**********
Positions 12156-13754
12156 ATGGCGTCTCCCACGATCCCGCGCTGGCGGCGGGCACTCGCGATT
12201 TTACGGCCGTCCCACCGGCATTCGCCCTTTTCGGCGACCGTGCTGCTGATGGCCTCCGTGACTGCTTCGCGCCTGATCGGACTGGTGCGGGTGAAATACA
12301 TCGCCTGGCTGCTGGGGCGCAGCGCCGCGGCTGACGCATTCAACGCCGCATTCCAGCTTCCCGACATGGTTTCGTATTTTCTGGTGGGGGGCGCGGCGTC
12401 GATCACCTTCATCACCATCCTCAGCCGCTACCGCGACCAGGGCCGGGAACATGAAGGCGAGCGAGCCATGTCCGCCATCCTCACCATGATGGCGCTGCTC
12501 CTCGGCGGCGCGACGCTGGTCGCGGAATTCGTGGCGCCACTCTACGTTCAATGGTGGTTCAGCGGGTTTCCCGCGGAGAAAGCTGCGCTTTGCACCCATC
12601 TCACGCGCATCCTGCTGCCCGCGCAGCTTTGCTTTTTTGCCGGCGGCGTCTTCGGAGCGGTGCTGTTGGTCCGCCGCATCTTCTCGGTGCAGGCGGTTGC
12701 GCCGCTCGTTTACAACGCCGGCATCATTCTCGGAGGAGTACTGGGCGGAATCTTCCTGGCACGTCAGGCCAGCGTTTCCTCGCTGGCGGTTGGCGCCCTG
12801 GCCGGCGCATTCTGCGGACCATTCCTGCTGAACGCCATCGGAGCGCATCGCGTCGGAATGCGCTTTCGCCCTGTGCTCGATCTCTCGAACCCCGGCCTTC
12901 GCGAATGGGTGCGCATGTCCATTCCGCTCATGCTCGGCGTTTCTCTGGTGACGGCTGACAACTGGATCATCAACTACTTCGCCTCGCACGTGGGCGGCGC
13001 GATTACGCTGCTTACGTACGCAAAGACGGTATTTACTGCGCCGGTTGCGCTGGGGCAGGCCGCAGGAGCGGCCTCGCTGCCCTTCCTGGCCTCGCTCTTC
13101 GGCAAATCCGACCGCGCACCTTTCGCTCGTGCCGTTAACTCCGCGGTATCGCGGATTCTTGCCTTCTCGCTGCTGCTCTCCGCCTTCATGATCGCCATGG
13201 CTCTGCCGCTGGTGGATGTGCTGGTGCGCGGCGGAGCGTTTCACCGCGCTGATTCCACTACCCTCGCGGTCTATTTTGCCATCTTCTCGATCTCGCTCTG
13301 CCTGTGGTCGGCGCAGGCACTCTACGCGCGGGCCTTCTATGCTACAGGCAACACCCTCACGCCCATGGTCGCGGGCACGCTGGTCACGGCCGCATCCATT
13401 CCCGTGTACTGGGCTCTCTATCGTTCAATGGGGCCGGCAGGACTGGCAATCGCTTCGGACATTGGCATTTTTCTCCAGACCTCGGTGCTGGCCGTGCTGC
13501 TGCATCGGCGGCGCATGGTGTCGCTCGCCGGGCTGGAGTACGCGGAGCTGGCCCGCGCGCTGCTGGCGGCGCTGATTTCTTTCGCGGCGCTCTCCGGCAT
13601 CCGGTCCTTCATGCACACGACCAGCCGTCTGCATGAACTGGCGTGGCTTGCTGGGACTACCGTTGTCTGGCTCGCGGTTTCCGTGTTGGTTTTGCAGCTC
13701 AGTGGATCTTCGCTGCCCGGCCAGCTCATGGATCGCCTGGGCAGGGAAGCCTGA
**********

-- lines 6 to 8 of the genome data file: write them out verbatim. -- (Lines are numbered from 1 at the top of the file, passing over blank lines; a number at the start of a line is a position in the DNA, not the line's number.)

12501 CTCGGCGGCGCGACGCTGGTCGCGGAATTCGTGGCGCCACTCTACGTTCAATGGTGGTTCAGCGGGTTTCCCGCGGAGAAAGCTGCGCTTTGCACCCATC
12601 TCACGCGCATCCTGCTGCCCGCGCAGCTTTGCTTTTTTGCCGGCGGCGTCTTCGGAGCGGTGCTGTTGGTCCGCCGCATCTTCTCGGTGCAGGCGGTTGC
12701 GCCGCTCGTTTACAACGCCGGCATCATTCTCGGAGGAGTACTGGGCGGAATCTTCCTGGCACGTCAGGCCAGCGTTTCCTCGCTGGCGGTTGGCGCCCTG